Once you’ve decided to replace the battery, be aware that you may need to use a scan tool for a charging-system-relearn procedure. Also, it’s absolutely critical to install the correct battery for that vehicle, especially if the vehicle has a stop/start system. The PCM controls the charging system, and it’s programmed for specific features like battery technology (flooded or absorbed glass mat), group size and sometimes even the electrical equipment specific to that VIN. Installing the wrong battery may prevent the charging system from working correctly and/or generate charging system fault codes. Driveability issues or problems with the gauges on the instrument panel are other signs of a mismatch between the battery and the charging system.
Battery technology is advancing rapidly, but the diagnostic techniques described here will always be useful for testing a battery that powers the starter. Since it only takes two minutes, practice the DVOM min/max test on every car that comes through your bay so you can learn what known-good looks like.
One of most useful tools you have is your own experience. ■
Just what is surface charge?
Surface charge is when the chemical reaction that produces or stores electrical energy in the battery occurs only on the surface of the lead plates. This reaction runs to completion quickly and then begins occurring deeper and more slowly in the material of the plate.
How a battery works
To make electricity, you need to make ions. An ion is any atom that has one less electron or one more electron than it normally would. This makes the atom somewhat unstable, and given the opportunity it will either accept or give up an electron to become stable again.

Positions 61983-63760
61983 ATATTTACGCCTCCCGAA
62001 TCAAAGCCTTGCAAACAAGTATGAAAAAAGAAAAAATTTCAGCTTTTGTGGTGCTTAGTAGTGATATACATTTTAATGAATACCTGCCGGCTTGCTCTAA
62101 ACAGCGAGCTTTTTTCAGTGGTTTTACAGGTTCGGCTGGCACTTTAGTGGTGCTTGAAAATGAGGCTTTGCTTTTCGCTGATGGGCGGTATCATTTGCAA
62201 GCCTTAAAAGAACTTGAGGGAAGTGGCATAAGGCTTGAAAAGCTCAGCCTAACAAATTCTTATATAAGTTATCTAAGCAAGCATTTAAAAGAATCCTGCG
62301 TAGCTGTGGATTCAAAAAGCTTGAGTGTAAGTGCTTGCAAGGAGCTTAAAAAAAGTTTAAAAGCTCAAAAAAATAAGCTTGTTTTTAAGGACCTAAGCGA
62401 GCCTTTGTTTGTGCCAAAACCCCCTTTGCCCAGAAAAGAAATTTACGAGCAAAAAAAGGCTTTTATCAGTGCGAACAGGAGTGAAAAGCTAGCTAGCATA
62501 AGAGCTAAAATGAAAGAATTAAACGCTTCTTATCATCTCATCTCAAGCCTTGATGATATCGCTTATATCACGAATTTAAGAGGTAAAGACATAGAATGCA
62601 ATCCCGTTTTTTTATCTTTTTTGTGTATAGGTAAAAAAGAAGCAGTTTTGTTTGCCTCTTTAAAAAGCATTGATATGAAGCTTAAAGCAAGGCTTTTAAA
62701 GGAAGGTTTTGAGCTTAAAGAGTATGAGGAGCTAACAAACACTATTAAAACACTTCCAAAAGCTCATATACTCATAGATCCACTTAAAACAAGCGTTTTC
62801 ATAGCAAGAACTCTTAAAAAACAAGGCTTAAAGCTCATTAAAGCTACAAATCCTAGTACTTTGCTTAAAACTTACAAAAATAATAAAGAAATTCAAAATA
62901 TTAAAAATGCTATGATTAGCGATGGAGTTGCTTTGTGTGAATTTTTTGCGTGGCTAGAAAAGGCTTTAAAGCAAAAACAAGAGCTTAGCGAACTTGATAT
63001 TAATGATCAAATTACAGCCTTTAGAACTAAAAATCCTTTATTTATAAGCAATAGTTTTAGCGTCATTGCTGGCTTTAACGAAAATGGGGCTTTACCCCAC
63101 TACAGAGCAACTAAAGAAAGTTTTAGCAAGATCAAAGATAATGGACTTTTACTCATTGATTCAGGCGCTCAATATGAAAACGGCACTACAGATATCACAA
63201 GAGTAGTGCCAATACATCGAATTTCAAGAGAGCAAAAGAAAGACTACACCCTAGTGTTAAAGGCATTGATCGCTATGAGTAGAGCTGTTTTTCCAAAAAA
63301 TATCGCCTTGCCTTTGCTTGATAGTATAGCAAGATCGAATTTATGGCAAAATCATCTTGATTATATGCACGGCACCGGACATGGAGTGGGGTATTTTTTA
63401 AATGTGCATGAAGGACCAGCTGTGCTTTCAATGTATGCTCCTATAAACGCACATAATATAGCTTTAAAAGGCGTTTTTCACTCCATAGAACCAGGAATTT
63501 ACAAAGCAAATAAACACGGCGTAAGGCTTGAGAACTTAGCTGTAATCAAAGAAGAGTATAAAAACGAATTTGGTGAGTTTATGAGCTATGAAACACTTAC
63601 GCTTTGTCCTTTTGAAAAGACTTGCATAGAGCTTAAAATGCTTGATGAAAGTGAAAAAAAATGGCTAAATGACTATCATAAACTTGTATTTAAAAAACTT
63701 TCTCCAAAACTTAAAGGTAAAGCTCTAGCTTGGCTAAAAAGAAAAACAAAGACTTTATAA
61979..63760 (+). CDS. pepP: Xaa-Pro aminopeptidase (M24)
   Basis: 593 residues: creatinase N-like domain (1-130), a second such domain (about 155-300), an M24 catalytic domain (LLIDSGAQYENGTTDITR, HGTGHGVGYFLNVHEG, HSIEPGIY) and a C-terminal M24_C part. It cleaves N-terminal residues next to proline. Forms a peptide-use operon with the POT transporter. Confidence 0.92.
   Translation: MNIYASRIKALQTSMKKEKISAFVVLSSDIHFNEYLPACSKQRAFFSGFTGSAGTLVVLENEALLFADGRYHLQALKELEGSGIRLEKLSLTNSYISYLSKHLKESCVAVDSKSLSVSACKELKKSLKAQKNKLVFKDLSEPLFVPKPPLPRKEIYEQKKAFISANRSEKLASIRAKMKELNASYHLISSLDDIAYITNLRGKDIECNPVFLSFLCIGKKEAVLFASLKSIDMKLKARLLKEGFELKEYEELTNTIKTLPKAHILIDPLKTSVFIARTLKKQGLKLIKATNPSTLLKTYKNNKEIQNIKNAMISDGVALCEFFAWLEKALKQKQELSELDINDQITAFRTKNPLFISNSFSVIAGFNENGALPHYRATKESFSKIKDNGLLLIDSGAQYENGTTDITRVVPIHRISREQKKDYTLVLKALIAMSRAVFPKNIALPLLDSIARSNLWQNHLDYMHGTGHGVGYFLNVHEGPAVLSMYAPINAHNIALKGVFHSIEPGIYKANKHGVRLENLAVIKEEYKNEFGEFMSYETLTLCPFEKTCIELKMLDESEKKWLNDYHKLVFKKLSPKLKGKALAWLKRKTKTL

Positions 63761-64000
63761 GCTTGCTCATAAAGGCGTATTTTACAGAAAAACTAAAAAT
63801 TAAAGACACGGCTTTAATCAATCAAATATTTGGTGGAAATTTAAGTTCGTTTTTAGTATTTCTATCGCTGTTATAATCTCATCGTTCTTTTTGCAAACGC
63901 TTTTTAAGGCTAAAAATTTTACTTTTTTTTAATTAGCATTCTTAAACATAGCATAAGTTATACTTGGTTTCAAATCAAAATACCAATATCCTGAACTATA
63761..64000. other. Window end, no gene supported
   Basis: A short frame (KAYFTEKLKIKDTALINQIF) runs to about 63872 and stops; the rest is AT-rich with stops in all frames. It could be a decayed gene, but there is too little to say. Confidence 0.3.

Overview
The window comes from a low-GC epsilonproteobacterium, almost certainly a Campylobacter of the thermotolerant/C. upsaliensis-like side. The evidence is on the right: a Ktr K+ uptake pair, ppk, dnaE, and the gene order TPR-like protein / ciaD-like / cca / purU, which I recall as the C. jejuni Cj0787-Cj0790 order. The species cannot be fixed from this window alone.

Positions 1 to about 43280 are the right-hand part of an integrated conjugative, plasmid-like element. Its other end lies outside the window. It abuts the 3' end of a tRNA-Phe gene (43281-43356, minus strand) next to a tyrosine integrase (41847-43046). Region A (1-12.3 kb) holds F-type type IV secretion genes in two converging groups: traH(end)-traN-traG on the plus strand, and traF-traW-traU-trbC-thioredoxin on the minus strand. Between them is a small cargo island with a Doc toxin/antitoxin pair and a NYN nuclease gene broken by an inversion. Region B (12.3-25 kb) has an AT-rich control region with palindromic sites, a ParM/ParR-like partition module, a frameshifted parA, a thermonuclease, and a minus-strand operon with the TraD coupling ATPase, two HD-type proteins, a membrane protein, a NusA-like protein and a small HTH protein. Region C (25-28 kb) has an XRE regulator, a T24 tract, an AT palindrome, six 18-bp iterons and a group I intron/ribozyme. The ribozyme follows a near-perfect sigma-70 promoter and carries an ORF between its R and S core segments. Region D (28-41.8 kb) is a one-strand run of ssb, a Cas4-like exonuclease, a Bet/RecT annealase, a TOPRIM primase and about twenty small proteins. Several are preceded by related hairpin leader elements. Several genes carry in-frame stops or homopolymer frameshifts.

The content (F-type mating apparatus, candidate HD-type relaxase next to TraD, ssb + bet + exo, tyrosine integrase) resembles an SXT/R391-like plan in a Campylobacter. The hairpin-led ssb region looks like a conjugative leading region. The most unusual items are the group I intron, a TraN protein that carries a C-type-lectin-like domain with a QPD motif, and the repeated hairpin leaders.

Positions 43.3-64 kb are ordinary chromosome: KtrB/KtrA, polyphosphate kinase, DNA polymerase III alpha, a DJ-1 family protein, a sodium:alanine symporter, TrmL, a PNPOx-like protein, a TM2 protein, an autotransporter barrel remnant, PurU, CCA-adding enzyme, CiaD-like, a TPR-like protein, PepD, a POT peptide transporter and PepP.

Whether the ions are created by manipulating magnetic fields with a generator or by a chemical reaction, electrons moving from one ionized atom to another produces the energy we call electricity.
A lead/acid battery makes electricity with a chemical reaction, but first we need to create some ions on the plates by charging the battery. When the battery is flat (discharged), the lead plates are actually lead sulfate, a compound of lead and sulfur. Charging the battery forces electrons to flow from one set of plates to the other, transforming one set into lead (with fewer electrons) and the other into lead oxide (charged with extra electrons). It also ionizes the electrolyte (sulfuric acid) so it can conduct electricity. The plates are electrically insulated from each other, so when they are connected together by connecting a circuit to the battery terminals, extra electrons flow from the positively charged plates (anode) through the circuit to the negatively charged plates (cathode). Eventually the atoms on the plates and in the acid are stable again and the chemical reaction ends.
Special thanks to Johnson Controls Power Solutions for their help with this article.
Jacques Gordon has worked in the automotive industry for 40 years as a service technician, lab technician, trainer and technical writer. He began his writing career writing service manuals at Chilton Book Co. He currently holds ASE Master Technician and L1 certifications and has participated in ASE test writing workshops.
To read other articles by Jacques Gordon, see: